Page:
Most versions of low-carbohydrate and ketogenic diets result in lower blood sugar and insulin levels. So it’s pretty obvious how this could help diabetes. Surprisingly, this is not a new concept at all! Low carb diets have been well described since the 1800’s, with William Banting promoting the most popularized version at that time. In 1919, Drs. Allen, Stillman and Fitz described a low carbohydrate treatment of diabetes. (Monographs of the Rockefeller Institute for Medical Research No. 11.) Recently, many popularized versions of low carb diets have emerged. This includes the Atkins diet, South Beach diet, keto diet, etc.
Low carb diets for types 1 & 2 diabetes
More specifically to diabetes, Dr. Bernstein has promoted a low carbohydrate regimen. Specifics for the treatment of both Types 1 and 2 Diabetes are in his book, “Dr. Bernstein’s Diabetes Solution.” The good news is that many of these approaches will work to lower blood sugars and improve diabetes. The bad news is that most people can’t get themselves to stick to these diets. As Dr. Bernstein warns, medical supervision is important for diabetics attempting to control blood sugar with carb restricted diets. For any patient using insulin, medical supervision is mandatory.
Studies shows low carb diets help with diabetes
A 2017 meta-analysis of low carbohydrate diets (LCD) for the treatment of diabetes analyzed 10 randomized trials. In total these trials studied 1,376 participants, and found the following:
- In the first year of intervention, LCD was followed by a 34% lower HbA1c (3.7 mmol/mol) compared with high carb diets.
- The greater the carbohydrate restriction, the greater the glucose-lowering effect
- Yet, at 1 year or later HbA1c was similar in the 2 diet groups.
- The effect of the 2 types of diet on BMI/body weight, LDL cholesterol, QoL, and attrition rate was similar throughout the interventions.
Tough staying on for the long run without support
So these studies found that low carb diets DO improve diabetes, but people can’t or won’t stay on the diets over the long run.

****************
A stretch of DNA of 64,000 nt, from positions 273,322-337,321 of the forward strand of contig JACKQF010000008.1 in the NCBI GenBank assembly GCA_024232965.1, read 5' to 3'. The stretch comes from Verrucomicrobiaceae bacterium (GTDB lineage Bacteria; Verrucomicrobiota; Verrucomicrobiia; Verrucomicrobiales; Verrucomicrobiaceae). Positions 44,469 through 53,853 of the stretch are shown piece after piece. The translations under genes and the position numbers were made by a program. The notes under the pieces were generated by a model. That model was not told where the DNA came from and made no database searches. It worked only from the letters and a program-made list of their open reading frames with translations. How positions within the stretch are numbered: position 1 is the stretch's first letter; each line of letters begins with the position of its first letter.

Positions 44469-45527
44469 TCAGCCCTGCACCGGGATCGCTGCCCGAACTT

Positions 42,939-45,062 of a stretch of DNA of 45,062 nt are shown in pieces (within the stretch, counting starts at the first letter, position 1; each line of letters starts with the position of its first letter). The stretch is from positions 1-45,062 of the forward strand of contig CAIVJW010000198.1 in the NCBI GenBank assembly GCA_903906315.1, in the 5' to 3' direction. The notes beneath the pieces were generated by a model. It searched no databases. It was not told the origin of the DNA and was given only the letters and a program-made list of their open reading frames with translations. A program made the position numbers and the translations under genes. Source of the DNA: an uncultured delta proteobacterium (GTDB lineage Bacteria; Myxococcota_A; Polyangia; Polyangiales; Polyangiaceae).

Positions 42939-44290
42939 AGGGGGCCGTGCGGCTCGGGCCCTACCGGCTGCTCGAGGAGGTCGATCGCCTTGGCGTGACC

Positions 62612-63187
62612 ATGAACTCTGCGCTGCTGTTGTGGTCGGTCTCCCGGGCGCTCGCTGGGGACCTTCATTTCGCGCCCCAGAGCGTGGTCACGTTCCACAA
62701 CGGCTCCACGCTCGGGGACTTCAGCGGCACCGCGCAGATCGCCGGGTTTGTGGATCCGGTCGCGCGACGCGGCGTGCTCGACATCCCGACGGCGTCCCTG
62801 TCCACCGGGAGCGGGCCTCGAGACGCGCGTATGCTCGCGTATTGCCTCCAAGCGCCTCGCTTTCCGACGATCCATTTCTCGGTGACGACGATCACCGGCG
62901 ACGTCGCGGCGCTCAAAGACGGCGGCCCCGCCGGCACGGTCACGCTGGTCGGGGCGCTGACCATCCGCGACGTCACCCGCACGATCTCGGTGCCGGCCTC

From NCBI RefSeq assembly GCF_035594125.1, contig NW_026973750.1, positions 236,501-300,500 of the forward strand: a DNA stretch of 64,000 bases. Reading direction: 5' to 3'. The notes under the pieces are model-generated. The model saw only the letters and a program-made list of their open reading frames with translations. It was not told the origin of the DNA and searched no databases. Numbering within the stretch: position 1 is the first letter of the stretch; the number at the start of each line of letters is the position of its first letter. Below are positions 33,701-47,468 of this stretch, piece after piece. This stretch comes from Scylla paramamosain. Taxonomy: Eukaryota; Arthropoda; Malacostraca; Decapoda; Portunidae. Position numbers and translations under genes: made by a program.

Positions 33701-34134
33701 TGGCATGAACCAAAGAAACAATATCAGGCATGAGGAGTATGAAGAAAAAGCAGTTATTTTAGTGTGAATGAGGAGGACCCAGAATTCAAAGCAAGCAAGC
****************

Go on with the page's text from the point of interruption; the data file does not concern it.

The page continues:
Complicating factors – diabetes and depression
Part of the challenge may be the high overlap between diabetes and depression. Does this connection go beyond simply stress, society and psychology? For more insight see Chris Palmer, MD’s recent Psychology Today article, Diabetes and Depression: Which Comes First? – These two illnesses have more in common than you probably realize.
Risks – Work with a knowledgeable healthcare team
This is where working with a knowledgeable healthcare team can help! It’s almost never as easy as reading a book, or talking to friends. People often need more support and education to find a system that works for them over the long run. Adjustments to the diet often need to be made. The type of diet you choose, and the foods you allow yourself to eat, can make all the difference in the long run. When you have guidance the diet is sustainable as well as enjoyable!
For diabetics on medications, it’s critically important to work with a knowledgeable healthcare professional when starting a low-carbohydrate or ketogenic diet. Blood sugars can drop rapidly, and medications often need to be adjusted rapidly with close monitoring. People often experience weakness, dizziness, lightheadedness, and other worrisome symptoms while adjusting to a low-carb diet. These same symptoms can also be seen with hypoglycemia (very low blood sugar), which can be dangerous, especially in diabetics on medications. Distinguishing between these can be difficult, if not impossible for most people, so working with a knowledgeable healthcare team is essential.